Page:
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Santa: A Big, Fat Insurance Risk

December 23, 1994|THOMAS S. MULLIGAN | TIMES STAFF WRITER

He's overweight, he smokes, he flies at night and his on-the-job hazards include cramped landing zones and headlong plunges down chimneys.

As a life insurance risk, Santa Claus is a disaster.

In the spirit of the season, Milwaukee-based Northwestern Mutual Life Insurance Co. released a tongue-in-cheek report on how its underwriters might regard St. Nick.

The company found that Santa fits the risk profile of a private pilot or even a sky diver better than that of the typical toy manufacturer and distributor.

"Most experienced pilots are acceptable risks," Northwestern said. "However, we would examine carefully the application of any pilot who lands on rooftops. Sadly, even Santa might pay a hefty extra premium for these rooftop drops, if he could be insured for them at all."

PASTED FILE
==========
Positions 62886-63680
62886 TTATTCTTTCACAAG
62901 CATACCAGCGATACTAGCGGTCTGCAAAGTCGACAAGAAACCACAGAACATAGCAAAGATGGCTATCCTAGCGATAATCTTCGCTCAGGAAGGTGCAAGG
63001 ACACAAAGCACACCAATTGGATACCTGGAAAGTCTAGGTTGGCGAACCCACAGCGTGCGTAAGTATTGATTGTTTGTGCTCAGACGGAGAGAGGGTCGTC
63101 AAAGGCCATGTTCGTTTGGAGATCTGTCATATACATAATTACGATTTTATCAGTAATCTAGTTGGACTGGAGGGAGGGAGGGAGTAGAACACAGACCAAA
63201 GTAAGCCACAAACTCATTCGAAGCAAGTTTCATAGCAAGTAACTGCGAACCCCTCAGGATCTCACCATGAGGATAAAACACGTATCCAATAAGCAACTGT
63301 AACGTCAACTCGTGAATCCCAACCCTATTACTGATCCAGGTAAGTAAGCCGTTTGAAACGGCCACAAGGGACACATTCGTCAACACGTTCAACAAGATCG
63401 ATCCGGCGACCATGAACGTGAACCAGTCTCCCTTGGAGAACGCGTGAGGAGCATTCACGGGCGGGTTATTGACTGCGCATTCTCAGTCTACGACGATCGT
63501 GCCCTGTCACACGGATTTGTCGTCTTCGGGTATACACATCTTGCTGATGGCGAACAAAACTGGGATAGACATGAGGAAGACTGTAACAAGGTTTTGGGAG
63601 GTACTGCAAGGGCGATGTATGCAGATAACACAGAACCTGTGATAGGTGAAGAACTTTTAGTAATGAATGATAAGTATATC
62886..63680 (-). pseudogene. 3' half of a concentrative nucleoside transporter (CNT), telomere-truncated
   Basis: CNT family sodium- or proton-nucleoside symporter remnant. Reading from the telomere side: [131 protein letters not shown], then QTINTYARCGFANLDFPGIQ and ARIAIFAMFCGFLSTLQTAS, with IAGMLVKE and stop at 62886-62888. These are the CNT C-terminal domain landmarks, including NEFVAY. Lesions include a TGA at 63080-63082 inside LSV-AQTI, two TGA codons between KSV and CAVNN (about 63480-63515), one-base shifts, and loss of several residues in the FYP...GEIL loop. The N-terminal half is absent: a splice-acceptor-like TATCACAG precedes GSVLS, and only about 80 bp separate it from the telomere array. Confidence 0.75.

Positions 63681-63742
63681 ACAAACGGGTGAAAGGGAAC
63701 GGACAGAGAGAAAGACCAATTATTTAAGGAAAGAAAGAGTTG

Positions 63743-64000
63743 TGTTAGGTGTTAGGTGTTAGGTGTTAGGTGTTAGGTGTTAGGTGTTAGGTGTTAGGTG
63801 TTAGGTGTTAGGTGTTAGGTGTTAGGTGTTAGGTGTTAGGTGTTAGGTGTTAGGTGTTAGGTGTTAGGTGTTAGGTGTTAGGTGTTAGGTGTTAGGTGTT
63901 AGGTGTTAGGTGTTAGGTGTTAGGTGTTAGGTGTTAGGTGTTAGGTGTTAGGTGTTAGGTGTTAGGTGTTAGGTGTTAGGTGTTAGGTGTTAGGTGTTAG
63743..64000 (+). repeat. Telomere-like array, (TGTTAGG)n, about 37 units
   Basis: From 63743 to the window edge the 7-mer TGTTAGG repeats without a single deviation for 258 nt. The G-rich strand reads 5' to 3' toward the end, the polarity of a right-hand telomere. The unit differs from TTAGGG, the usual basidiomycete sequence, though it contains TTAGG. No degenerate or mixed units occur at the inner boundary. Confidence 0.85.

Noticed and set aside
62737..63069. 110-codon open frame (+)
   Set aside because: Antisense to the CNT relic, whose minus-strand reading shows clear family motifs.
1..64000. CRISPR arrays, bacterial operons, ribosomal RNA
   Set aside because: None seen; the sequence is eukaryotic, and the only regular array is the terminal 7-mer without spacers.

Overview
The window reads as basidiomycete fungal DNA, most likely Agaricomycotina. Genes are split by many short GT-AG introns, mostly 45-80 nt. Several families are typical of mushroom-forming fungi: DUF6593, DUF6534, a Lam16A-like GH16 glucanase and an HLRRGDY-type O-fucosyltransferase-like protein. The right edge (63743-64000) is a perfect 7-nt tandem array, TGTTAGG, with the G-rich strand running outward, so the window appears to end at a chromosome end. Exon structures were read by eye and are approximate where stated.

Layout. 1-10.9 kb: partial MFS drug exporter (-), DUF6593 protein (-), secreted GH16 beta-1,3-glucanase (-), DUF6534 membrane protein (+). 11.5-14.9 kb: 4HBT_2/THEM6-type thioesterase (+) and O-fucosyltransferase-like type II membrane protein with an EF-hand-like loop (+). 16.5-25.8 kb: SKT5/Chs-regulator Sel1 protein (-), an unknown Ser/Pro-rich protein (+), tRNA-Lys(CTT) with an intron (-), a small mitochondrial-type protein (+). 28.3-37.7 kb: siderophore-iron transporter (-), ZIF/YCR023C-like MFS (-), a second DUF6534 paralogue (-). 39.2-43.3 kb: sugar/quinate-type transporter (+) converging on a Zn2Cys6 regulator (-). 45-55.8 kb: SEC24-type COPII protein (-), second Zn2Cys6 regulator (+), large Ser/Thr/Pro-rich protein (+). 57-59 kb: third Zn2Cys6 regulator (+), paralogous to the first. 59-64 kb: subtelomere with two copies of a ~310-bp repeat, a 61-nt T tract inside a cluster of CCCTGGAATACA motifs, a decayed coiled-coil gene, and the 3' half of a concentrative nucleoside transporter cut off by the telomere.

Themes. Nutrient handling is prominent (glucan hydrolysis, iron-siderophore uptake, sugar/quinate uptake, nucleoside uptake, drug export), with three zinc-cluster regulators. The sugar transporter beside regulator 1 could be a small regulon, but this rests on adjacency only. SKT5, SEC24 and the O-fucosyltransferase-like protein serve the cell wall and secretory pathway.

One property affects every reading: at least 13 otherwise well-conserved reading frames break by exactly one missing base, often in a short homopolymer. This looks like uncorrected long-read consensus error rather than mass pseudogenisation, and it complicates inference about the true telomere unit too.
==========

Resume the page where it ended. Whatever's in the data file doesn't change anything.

Occupational hazards aside, the insurer said, there's the question of physical fitness: "Recent public appearances confirm that Santa remains 'chubby and plump, a right jolly old elf.' This may endear Santa to young children, but it would not help the assessment of Santa as an insurance risk."

The good news is that Northwestern considers only cigarette smoking in its underwriting, so Santa's clay pipe won't cost him any additional premium.

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